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Today, wind energy is the fastest growing energy source. Canada’s wind energy industry is growing quickly too, powering more than 860,000 Canadian homes. CanWEA estimates wind energy can satisfy 20 per cent of Canada’s electricity by 2025, elevating Canada to real player status in the wind energy sector. Achieving this goal will generate $79 billion of investment; create 52,000 high quality, full-time jobs, while adding 55,000 MW of clean generating capacity and reducing Canada’s annual greenhouse gas emission by 17 Megatonnes.
Total Wind Power Installed capacity
In 2008, Canada became the 12th country in the world to surpass the 2,000 MW mark in installed wind energy capacity – ending the year with 2,369 MW. Canada’s wind farms now produce enough power to meet almost 1% of Canada’s electricity demand.
2008 was Canada’s second best ever year for new wind nergy installations with ten new wind farms installed representing 526 MW of wind energy capacity. Included in this total were the first wind farms in the provinces of New Brunswick, Newfoundland and Labrador. The only remaining Canadian province without any wind generating capacity, British Columbia, saw construction begin on its first wind farm with commissioning expected in early 2009.
At the end of 2008, Canada’s wind energy capacity was distributed across the whole country:
* Ontario: 781 MW
* Quebec: 531 MW
* Alberta: 524 MW
* Saskatchewan: 171 MW
* Manitoba: 103 MW
* New Brunswick: 96 MW
* Prince Edward Island: 72 MW
* Nova Scotia: 61 MW
* Newfoundland and Labrador: 27 MW
Looking ahead: more than 650 MW expected for 2009
Like elsewhere, in Canada the financial crisis has made financing harder to come by and more expensive. This is expected to lead to the delay and cancellation of some projects as well as more consolidation within the industry, but only in the short term. As a result, CanWEA have lowered their expectations for 2009, but still envisage a substantial growth of 650 MW of new capacity additions. This would move Canada past 3,000 MW of installed capacity.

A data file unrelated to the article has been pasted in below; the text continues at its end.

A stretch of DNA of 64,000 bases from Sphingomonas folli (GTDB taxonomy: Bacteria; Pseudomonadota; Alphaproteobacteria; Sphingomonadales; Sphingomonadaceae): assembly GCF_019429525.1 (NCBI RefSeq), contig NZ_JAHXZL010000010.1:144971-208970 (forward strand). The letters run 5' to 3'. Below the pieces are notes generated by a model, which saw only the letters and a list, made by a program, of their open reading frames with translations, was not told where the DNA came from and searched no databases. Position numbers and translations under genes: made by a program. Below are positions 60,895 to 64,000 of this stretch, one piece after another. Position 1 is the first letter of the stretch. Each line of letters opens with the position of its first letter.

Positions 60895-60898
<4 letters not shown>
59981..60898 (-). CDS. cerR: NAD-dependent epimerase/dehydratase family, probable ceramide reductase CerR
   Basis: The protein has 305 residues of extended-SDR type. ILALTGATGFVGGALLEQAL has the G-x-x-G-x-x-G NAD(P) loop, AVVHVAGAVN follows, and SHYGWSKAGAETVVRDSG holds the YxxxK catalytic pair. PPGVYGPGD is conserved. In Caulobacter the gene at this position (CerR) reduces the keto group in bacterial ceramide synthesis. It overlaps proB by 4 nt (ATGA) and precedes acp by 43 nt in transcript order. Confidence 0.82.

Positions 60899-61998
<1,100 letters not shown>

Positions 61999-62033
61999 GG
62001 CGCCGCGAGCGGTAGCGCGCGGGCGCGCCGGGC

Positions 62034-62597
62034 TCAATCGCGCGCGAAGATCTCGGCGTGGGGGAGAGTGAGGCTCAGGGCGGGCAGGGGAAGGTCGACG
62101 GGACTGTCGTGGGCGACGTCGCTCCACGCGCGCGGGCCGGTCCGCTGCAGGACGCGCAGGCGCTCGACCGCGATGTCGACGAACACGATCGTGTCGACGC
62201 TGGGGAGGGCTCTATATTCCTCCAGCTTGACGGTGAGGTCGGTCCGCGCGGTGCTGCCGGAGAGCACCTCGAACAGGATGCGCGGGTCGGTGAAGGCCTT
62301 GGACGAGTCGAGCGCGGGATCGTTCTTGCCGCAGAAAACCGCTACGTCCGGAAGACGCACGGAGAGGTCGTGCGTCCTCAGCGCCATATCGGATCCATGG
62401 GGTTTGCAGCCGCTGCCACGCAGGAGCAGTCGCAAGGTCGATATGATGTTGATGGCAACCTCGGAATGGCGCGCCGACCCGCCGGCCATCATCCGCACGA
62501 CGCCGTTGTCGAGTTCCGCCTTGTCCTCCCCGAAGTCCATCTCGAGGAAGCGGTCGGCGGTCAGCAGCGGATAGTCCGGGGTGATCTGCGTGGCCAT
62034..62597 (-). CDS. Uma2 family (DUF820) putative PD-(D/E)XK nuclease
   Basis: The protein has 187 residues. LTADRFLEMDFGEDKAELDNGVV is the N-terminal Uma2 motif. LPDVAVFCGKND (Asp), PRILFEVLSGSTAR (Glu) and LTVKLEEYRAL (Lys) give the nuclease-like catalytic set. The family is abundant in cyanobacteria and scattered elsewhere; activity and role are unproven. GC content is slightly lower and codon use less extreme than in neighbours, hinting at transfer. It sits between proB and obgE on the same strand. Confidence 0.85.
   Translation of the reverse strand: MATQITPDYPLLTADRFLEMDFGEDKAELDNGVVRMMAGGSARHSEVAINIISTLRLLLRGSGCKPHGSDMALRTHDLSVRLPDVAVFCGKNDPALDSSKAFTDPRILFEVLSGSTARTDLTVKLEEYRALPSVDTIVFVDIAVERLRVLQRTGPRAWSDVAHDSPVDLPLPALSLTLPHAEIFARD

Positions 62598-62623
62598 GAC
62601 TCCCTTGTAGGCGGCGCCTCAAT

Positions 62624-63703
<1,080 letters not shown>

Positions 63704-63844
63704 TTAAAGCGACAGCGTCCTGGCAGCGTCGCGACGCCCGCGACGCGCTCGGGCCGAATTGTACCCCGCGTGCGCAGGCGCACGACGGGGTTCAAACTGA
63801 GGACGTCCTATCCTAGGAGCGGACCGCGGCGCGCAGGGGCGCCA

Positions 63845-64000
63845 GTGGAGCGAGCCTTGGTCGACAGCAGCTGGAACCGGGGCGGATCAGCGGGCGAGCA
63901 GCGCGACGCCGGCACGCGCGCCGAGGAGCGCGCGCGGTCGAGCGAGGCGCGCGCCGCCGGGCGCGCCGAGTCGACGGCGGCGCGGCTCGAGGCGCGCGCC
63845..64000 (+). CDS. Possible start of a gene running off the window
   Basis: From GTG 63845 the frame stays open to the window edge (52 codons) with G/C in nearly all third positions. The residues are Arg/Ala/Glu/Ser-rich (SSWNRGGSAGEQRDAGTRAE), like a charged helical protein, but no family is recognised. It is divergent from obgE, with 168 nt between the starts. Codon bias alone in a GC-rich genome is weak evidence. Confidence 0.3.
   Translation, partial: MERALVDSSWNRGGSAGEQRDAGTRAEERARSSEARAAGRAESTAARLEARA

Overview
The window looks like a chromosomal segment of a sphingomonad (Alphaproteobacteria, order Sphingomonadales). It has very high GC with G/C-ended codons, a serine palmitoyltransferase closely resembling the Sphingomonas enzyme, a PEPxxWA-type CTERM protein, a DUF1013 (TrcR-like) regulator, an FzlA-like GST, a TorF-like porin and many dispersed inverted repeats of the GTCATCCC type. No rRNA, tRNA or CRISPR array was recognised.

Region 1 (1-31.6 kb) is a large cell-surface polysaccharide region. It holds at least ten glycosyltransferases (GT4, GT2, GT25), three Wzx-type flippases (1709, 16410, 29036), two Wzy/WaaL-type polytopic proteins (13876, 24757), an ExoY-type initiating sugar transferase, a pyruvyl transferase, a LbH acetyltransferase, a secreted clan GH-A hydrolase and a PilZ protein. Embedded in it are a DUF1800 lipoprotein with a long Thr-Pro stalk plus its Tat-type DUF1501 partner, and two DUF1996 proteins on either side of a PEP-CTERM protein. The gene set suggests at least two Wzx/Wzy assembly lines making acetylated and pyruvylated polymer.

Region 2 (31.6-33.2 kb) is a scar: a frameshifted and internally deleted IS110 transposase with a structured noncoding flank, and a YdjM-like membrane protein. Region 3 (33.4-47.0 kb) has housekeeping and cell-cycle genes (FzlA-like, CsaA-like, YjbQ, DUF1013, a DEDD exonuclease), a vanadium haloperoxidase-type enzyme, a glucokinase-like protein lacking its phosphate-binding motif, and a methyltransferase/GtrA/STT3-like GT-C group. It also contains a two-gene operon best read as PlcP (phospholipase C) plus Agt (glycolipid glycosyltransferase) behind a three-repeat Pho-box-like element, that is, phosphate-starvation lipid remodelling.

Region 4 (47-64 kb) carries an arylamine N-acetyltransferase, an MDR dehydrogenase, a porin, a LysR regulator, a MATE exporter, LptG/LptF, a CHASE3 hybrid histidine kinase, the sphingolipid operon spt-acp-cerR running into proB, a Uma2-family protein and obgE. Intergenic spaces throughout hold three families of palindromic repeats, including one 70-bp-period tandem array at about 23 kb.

More than 5,000 MW of additional wind energy projects have now signed power purchase agreements and will be constructed in the five year period beyond 2009. This ensures steady growth in the Canadian market going forward.
In 2009, it is expected that the governments of Ontario, Quebec, British Columbia and Prince Edward Island will sign more power purchase agreements for wind energy projects as a result of competitive procurement processes launched in 2008 and early in 2009.
Looking further ahead, many Canadian provinces now have targets in place for new wind energy development. Ontario is aiming to put in place 4,600 MW of wind by 2020 and is now examining whether or not it can strengthen this target.
Quebec is seeking 4,000 MW of wind by 2016 and has now contracted most of this power. Alberta, which only two years ago had put in place a 900 MW cap on wind energy development, is now seeking regulatory approval to build new transmission lines to connect 2,700 MW of wind.
Even Canada’s three small Maritime provinces are now seeking a minimum of 1,200 MW of wind by 2015. Canada’s smallest province, Prince Edward Island, which has a peak load of only 210 MW, aims to develop 500 MW of wind to
provide 30% of the province’s electricity needs and to export the remainder to the United States.
Taken together, provincial targets would, if achieved, result in a minimum of 12,000 MW of installed wind energy capacity in Canada by 2015.
A new wind vision for Canada
Despite the rapid growth of the wind energy industry in Canada, the country is losing ground to the global leaders in wind energy, such as the United States. Unlike a growing number of countries, the Canadian government is still not “thinking big” about wind energy.
In order to stimulate such a discussion in Canada, CanWEA released a strategic plan in 2008 entitled Wind Vision 2025 – Powering Canada’s Future. The plan argues that Canada can and must ensure that wind energy supplies 20% of the country’s electricity demand by 2025, bringing total Canadian wind energy to 55,000 MW. This target would generate $79 billion CDN of investment in Canada by 2025 and would make the Canadian wind power sector a major player in the international wind energy market.
Development on this scale would also have a major impact on the country’s economy, creating a minimum of 52,000 full time jobs, and many more if Canada develops a much stronger domestic wind energy supply chain. Furthermore, it would increase the annual revenue for Canadian municipalities and landholders by $165 million CDN. The strategy states that increased wind energy production would stabilize electricity rates for Canadians, ensure a diversity of supply and reduce Canada’s annual CO2 emissions by 17 million tons annually.
Challenges to be addressed
Canada’s federal government has played an important role in stimulating wind energy deployment through the provision of production incentive payments under the ecoENERGY for Renewable Power program. This program, which provides a production incentive of 1 cent/kWh for the first 10 years of production, was first enacted in January 2007 and was scheduled to run until March 2011. However, due to strong demand, it will fully allocate all of its funds before the end of 2009 and the federal government has not yet committed to extending and expanding the program. This will be a high priority for the wind energy industry in 2009.